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CHARACTER OF A GOOD PARSON.
This beautiful copy of a beautiful original makes us regret, that Dryden had not translated the whole Introduction to the “ Canterbury Tales," in which the pilgrims are so admirably described. Something might have been lost for want of the ancient Gothic lore, which the writers of our poet's period did not think proper to study; but when Dryden's learning failed, his native stores of fancy and numbers would have helped him through the task.
“ The Character of the Good Priesť may be considered as an amende honorable to the reverend order whom Dryden had often satirized, and he himself seems to wish it to be viewed in that light. See Preface, p. 225. With a freedom which he has frequently employed elsewhere, Dryden has added the last forty lines, in which, availing himself of the Revolution, which in Chaucer's time placed Henry IV. on the throne, he represents the political principles of his priest as the same with those of the non-juring clergy of his own day. Indeed, the whole piece is greatly enlarged upon Chaucer's sketch.
A GOOD PARSON.
A PARISH priest was of the pilgrim train;
To threats the stubborn sinner oft is hard,
The tithes, his parislı freely paid, he took,
Yet of his little he had some to spare,
Nothing was theirs, but all the public store ;
Wide was his parish; not contracted close
All this, the good old man performed alone, Nor spared his pains; for curate he had none. Nor durst he trust another with his care; Nor rode himself to Paul's, the public fair, To chaffer for preferment with his gold, Where bishoprics and sinecures are sold; But duly watched his flock by night and day, And from the prowling wolf redeemed the prey, And hungry sent the wily fox away.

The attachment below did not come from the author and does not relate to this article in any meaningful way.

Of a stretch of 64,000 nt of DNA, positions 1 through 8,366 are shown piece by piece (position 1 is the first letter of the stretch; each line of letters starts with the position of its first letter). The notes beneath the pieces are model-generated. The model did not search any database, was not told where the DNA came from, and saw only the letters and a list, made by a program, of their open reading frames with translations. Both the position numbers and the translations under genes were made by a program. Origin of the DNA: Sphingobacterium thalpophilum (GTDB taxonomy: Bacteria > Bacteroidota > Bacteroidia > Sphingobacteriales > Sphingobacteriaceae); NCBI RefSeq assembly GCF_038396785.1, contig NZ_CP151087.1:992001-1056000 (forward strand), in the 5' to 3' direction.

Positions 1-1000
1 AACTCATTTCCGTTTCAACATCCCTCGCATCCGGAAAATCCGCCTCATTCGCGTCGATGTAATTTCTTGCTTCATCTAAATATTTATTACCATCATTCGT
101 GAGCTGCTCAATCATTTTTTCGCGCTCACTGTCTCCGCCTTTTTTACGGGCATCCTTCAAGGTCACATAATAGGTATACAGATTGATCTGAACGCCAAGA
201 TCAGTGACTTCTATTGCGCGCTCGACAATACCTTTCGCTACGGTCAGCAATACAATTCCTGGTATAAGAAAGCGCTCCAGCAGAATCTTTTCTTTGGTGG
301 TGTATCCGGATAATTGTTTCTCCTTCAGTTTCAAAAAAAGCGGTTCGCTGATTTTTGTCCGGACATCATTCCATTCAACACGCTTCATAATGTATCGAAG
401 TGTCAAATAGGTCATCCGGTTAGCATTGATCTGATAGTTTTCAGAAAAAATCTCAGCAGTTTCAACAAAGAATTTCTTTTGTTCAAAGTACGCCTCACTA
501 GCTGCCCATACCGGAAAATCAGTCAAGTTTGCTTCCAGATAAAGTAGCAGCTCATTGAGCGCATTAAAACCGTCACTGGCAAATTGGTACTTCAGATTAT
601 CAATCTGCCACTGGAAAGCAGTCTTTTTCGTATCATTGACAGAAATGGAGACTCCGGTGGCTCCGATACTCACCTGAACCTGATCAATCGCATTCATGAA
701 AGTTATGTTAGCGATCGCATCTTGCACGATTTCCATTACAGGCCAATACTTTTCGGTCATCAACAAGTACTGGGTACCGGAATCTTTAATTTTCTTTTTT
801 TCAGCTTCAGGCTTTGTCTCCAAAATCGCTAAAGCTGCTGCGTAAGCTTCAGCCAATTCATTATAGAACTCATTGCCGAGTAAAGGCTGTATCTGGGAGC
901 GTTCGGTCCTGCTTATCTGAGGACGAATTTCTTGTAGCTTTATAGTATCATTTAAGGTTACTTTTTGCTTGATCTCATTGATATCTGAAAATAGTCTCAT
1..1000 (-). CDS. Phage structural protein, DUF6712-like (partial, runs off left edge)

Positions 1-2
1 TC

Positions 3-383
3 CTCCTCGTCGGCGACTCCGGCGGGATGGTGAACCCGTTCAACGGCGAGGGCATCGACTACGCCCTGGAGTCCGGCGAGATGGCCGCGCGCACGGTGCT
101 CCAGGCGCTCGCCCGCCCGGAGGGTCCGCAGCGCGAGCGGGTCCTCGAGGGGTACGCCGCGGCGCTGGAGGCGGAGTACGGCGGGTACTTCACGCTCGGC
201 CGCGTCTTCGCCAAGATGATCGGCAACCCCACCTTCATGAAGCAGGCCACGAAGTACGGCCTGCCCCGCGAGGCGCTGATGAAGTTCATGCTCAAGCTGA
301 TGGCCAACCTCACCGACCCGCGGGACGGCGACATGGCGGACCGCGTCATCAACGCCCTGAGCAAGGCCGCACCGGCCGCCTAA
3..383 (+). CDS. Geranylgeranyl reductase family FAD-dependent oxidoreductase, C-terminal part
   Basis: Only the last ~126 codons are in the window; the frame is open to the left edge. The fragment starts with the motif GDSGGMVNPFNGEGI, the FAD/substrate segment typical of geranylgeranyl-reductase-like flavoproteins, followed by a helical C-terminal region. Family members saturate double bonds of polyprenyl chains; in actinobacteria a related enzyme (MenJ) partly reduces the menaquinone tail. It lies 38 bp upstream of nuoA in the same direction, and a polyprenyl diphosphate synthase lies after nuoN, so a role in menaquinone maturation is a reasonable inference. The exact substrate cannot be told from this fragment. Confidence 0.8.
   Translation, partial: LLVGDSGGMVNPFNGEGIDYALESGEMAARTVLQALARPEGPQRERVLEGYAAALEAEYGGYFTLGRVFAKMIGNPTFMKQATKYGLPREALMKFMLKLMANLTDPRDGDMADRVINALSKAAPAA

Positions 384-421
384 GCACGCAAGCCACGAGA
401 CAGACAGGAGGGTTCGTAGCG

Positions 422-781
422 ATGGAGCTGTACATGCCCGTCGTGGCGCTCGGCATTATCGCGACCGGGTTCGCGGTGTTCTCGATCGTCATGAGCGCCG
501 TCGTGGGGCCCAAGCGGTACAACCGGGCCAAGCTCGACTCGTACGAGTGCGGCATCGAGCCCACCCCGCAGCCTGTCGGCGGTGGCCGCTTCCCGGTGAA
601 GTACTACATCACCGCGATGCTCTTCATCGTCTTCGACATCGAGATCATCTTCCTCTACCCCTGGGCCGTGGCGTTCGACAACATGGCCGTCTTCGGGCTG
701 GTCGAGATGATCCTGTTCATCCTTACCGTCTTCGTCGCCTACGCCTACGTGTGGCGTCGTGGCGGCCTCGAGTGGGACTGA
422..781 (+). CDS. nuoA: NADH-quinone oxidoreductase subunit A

The proud he tamed, the peritent he cheered; Nor to rebuke the rich offender feared. His preaching much, but more his practice wrought; (A living sermon of the truths he taught;) For this by rules severe his life he squared, That all might see the doctrine which they heard. For priests, he said, are patterns for the rest; (The gold of heaven, who bear the God impressed ;) But when the precious coin is kept unclean, The Sovereign's image is no longer seen. If they be foul on whom the people trust, Well may the baser brass contract a rust.
The prelate, for his holy life he prized; The worldly pomp of prelacy despised; His Saviour came not with a gaudy show, Nor was his kingdom of the world below.
Patience in want, and poverty of mind,
Not but he knew the signs of earthly power
plain. Such was the saint, who shone with every grace, Reflecting, Moses-like, bis Maker's face. God saw his image lively was expressed; And his own work, as in creation, blessed.
The tempter saw him too with envious eye, And, as on Job, demanded leave to try. He took the time when Richard was deposed, And high and low with happy Harry closed. This prince, though great in arms, the priest with
stood: Near though he was, yet not the next of blood. Had Richard, unconstrained, resigned the throne, A king can give no more than is his own: The title stood entailed, had Richard had a son.
Conquest, an odious name, was laid aside ; Where all submitted, none the battle tried. The senseless plea of right by Providence Was, by a flattering priest, invented since;
* This passage is obviously introduced by the author, to apologize for the splendid establishment of the clergy of his own com. munity. What follows,' applies, as has been noticed, to the nonjuring clergy, who lost their benefices for refusing the oath of alJegiance to King William.